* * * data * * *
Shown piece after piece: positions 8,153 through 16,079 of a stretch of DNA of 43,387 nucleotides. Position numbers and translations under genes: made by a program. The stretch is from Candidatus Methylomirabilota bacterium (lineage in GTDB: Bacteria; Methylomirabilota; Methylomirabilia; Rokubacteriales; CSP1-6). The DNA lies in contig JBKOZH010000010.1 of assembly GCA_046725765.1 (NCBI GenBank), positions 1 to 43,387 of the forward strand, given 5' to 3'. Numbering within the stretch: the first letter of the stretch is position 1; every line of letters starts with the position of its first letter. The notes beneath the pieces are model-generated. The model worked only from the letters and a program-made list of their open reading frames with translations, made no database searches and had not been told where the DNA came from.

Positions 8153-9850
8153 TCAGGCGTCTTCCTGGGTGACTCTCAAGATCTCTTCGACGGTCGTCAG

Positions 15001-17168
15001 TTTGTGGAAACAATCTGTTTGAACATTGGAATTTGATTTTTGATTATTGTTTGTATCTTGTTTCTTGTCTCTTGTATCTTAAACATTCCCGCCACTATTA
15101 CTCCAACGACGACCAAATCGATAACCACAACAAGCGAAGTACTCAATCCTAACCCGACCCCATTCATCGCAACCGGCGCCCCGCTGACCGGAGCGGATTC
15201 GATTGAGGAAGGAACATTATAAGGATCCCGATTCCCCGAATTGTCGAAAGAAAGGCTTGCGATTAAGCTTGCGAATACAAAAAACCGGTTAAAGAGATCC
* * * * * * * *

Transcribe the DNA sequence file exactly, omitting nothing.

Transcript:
Shown piece after piece: positions 8,153 through 16,079 of a stretch of DNA of 43,387 nucleotides. Position numbers and translations under genes: made by a program. The stretch is from Candidatus Methylomirabilota bacterium (lineage in GTDB: Bacteria; Methylomirabilota; Methylomirabilia; Rokubacteriales; CSP1-6). The DNA lies in contig JBKOZH010000010.1 of assembly GCA_046725765.1 (NCBI GenBank), positions 1 to 43,387 of the forward strand, given 5' to 3'. Numbering within the stretch: the first letter of the stretch is position 1; every line of letters starts with the position of its first letter. The notes beneath the pieces are model-generated. The model worked only from the letters and a program-made list of their open reading frames with translations, made no database searches and had not been told where the DNA came from.

Positions 8153-9850
8153 TCAGGCGTCTTCCTGGGTGACTCTCAAGATCTCTTCGACGGTCGTCAG

Positions 15001-17168
15001 TTTGTGGAAACAATCTGTTTGAACATTGGAATTTGATTTTTGATTATTGTTTGTATCTTGTTTCTTGTCTCTTGTATCTTAAACATTCCCGCCACTATTA
15101 CTCCAACGACGACCAAATCGATAACCACAACAAGCGAAGTACTCAATCCTAACCCGACCCCATTCATCGCAACCGGCGCCCCGCTGACCGGAGCGGATTC
15201 GATTGAGGAAGGAACATTATAAGGATCCCGATTCCCCGAATTGTCGAAAGAAAGGCTTGCGATTAAGCTTGCGAATACAAAAAACCGGTTAAAGAGATCC